By: Steve Pedersen, Head of North American Corporate Card Products, BMO Financial Group
You’ve probably noticed there’s an awful lot of regulatory action for card payments going on in Europe right now. I often say Europe can be an incubator for what’s on the horizon for North America, which means it’s worth paying attention to the new card rules, even if your company is not physically located in Europe. Even if the changes don’t come to North America, this doesn’t mean the rules won’t impact businesses in the region, because they already are, especially if your company does business in Europe.
Multinational companies with card programs in Europe are being forced to operate in different ways, and organizations outside of the European Union could be paying more in travel expenses for employees who don’t understand the new fee landscape. This new regulatory environment is creating a fundamental shift for the entire corporate card industry, driven in part by higher fee structures and diminishing rebates.
The scope of the new rules that fall under the Payment Service Directive (PSD2) is broad, and several noteworthy updates that are already impacting corporates in North America should be top-of-mind for every organization. Here’s how to adapt proactively.
Dynamic currency conversion: You’re paying more for that Italian coffee than you realize.
Anyone travelling abroad deals with currency conversions, but many don’t realize they could be spending more money than necessary. This variance depends on the foreign exchange method used.
There are three ways to convert currency when travelling abroad: Get cash at the currency exchange, pay with a card and let Mastercard or Visa do the conversion, or let the retailer convert the currency at the point of sale, applying dynamic currency conversion (DCC). Many travelers – even those who are experienced – pick the DDC method because it’s more convenient. What they don’t realize is, while convenient, it’s also much more expensive and fees can reach as high as 10 percent, making it the worst choice of the three.
This scenario can play out a dozen times each trip. Assume you’re Canadian, travelling to London to meet a customer. As dinner ends, the waiter asks if you’d like to charge your credit card (corporate or personal) in pounds or Canadian dollars. It sounds simple, but here’s what’s not seen: The restaurant uses its own exchange rate, which can vary from restaurant to restaurant and is more expensive than what banks offer, thus adding an extra charge on top of your bill. The same is true for hotels and other frequently visited establishments. If you consider that in many cases half of all travel costs can be attributed to expenses outside of a flight, such as hotels, restaurants and cabs, the use of dynamic currency conversion can increase the cost of travel by five percent, and most people don’t even realize it. While DCC is extremely prevalent in Europe, its use has grown in popularity across the world, including the U.S.
For the business traveler, the best exchange method is to use a corporate card and pay in the local currency for all goods and services. Although card companies also charge conversion fees, this surcharge is almost always more favorable than DCC, or what currency exchanges offer.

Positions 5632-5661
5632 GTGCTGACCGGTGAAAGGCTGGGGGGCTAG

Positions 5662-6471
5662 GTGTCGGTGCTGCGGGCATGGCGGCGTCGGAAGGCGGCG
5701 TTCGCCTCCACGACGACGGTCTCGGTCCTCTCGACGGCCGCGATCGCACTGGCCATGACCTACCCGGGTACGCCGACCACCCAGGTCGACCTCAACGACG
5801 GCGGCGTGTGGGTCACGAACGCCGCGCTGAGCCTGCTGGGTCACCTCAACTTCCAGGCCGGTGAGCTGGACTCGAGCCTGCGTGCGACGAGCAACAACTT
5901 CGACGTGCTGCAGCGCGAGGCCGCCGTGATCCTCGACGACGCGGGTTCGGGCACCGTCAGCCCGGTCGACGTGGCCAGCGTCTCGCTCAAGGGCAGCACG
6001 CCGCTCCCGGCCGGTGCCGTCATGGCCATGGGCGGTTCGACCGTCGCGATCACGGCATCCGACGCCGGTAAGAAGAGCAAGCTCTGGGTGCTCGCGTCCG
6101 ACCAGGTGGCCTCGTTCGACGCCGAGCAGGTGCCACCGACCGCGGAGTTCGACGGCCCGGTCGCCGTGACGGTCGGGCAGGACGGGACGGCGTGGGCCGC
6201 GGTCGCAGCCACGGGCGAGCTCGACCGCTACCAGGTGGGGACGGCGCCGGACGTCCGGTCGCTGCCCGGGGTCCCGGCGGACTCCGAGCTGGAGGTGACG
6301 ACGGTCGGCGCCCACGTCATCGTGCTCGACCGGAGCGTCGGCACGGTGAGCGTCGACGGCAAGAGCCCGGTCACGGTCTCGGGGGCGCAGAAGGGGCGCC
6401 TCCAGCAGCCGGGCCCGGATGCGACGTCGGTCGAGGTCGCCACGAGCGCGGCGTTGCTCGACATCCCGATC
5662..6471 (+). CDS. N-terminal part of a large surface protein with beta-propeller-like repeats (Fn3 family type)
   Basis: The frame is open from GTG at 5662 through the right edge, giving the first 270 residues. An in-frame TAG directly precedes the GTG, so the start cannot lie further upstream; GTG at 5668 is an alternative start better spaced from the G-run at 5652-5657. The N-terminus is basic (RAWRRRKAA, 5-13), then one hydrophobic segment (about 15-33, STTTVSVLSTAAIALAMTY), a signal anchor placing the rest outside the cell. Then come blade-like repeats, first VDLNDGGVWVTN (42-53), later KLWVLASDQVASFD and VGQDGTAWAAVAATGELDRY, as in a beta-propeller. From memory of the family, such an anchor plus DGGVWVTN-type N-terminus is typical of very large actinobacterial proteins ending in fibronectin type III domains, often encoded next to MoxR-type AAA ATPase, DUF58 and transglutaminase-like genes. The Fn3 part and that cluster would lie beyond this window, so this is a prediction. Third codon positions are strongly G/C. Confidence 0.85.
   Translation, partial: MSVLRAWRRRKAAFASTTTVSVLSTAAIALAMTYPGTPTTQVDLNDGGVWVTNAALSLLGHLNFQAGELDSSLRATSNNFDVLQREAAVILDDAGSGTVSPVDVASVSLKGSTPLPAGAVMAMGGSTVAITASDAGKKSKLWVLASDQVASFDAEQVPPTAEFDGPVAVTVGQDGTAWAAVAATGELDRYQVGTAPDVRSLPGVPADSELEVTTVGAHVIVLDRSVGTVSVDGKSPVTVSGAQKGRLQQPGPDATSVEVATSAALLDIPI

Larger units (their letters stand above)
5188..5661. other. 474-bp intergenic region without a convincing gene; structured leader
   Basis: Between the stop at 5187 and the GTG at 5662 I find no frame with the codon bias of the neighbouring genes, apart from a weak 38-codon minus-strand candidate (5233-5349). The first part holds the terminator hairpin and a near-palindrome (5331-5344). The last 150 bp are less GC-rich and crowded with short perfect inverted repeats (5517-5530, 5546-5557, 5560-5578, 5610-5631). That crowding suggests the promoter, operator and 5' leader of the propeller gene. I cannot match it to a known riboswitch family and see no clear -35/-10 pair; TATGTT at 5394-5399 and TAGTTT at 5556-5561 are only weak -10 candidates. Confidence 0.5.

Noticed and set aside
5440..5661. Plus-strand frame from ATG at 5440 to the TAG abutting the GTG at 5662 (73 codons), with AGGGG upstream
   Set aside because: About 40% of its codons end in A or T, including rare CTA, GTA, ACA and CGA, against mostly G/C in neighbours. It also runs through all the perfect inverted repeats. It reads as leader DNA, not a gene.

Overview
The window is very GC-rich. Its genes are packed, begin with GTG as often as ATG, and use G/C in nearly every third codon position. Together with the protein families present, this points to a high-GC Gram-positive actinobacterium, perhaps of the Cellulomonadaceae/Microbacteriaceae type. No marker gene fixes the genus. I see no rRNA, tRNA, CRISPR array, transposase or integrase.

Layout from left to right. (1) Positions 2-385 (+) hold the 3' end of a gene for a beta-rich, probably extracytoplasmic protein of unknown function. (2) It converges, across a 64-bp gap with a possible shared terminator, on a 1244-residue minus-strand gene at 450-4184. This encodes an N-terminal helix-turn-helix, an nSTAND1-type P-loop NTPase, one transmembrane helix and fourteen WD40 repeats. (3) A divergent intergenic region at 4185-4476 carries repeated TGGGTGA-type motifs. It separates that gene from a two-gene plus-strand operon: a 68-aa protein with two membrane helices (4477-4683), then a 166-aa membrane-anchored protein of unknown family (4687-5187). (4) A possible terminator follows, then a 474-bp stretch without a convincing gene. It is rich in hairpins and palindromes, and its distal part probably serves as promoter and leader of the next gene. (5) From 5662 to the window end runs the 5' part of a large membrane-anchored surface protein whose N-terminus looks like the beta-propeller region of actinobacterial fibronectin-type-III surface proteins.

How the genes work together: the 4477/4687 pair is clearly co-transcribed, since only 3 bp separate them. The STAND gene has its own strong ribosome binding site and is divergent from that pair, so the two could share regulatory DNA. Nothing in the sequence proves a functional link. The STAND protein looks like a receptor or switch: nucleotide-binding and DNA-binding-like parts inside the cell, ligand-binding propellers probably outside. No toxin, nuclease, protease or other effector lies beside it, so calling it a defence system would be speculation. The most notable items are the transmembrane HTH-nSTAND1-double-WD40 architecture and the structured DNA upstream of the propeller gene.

The takeaway for North American organizations: centralize the expense process and direct travelling employees to use their corporate cards and pay in the local currency. This may mean educating staff that DCC exists and how to avoid the extra charges. Updating travel policies with the DCC guideline is also effective, and can be included as a reminder if a corporate agent books travel.
“Honor all cards?” Not anymore, except with a surcharge!
The past assumption that vendors will “honor all cards” is disappearing. Merchants in Europe now have the right to refuse to accept a premium card, or to levy a surcharge for its use. While surcharging is the norm, there are occasions when a retailer will not accept a credit card.
How do you protect your employees and reduce these fees?
First, ensure everyone is aware of these fees so they are not surprised. Companies that negotiate corporate rates with hotels can get an agreement where surcharges are waived or greatly discounted. For the few situations in which a card is not accepted, it’s important to ensure your business travelers have an alternative form of payment. Travelers should be aware of the unique elements of the country in which they are travelling. For example, while cash can be a very good backup, countries like Sweden and Denmark are embracing a digital-only payment system for purchases of all sizes; a few exceptions may be found in major tourist areas. This means that a retailer may not accept cash.
While the new surcharges can be a surprise, nothing is worse than finding yourself without the ability to pay when you are travelling. Companies may also need to review their travel policies because this shift in payment acceptance can impose a new need for more flexibility. Some travel and expense policies are stricter than others and insist on using corporate cards for reimbursements. It’s wise to permit expense reports that include receipts from a personal card, or a note in the report explaining the situation. Clearly explaining these types of exceptions in travel policies will help avoid the social friction of multiple emails and delayed reimbursements.
Global card programs are changing – that is the reality. Canada, especially, is looking at the new rules in Europe and contemplating some changes of its own, including drops in interchange rates and rebates – and the U.S. likely isn’t far behind. As regulatory changes continue to unfold, companies everywhere must recognize the market shifts, understand what is going on in different jurisdictions and how updates could affect them, and realize that hard-and-fast rules to card program policies or payments may not pay off.